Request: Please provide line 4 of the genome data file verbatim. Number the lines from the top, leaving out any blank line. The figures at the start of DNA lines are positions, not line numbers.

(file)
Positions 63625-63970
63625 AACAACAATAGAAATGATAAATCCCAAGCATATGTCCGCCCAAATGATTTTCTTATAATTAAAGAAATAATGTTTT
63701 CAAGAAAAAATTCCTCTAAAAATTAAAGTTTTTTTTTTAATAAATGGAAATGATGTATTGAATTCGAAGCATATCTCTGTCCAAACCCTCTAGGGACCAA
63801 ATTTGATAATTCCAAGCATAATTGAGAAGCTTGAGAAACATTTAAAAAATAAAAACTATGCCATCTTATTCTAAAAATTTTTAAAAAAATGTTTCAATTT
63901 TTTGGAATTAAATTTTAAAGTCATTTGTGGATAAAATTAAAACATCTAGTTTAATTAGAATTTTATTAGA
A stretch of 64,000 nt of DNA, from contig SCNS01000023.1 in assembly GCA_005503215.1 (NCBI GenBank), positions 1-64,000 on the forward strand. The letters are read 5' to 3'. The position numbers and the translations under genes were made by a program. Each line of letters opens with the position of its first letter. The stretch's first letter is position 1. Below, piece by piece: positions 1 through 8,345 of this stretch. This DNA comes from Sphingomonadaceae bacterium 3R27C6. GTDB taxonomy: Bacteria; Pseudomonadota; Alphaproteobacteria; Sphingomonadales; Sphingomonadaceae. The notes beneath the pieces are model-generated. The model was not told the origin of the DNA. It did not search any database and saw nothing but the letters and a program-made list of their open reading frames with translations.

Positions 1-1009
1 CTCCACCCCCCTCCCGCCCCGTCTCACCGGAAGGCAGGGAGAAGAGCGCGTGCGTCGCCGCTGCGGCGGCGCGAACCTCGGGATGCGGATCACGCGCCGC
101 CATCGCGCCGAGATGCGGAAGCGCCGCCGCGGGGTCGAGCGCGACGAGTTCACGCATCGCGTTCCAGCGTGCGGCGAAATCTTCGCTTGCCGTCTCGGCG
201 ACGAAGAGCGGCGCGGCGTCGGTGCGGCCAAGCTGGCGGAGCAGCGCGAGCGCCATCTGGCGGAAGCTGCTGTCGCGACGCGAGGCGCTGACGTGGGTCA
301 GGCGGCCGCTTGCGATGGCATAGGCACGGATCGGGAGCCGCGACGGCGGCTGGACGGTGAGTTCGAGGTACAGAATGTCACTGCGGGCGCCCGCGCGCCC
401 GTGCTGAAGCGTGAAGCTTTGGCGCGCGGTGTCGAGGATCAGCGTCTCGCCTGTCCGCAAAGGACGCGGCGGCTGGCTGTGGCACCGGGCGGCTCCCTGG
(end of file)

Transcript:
63801 ATTTGATAATTCCAAGCATAATTGAGAAGCTTGAGAAACATTTAAAAAATAAAAACTATGCCATCTTATTCTAAAAATTTTTAAAAAAATGTTTCAATTT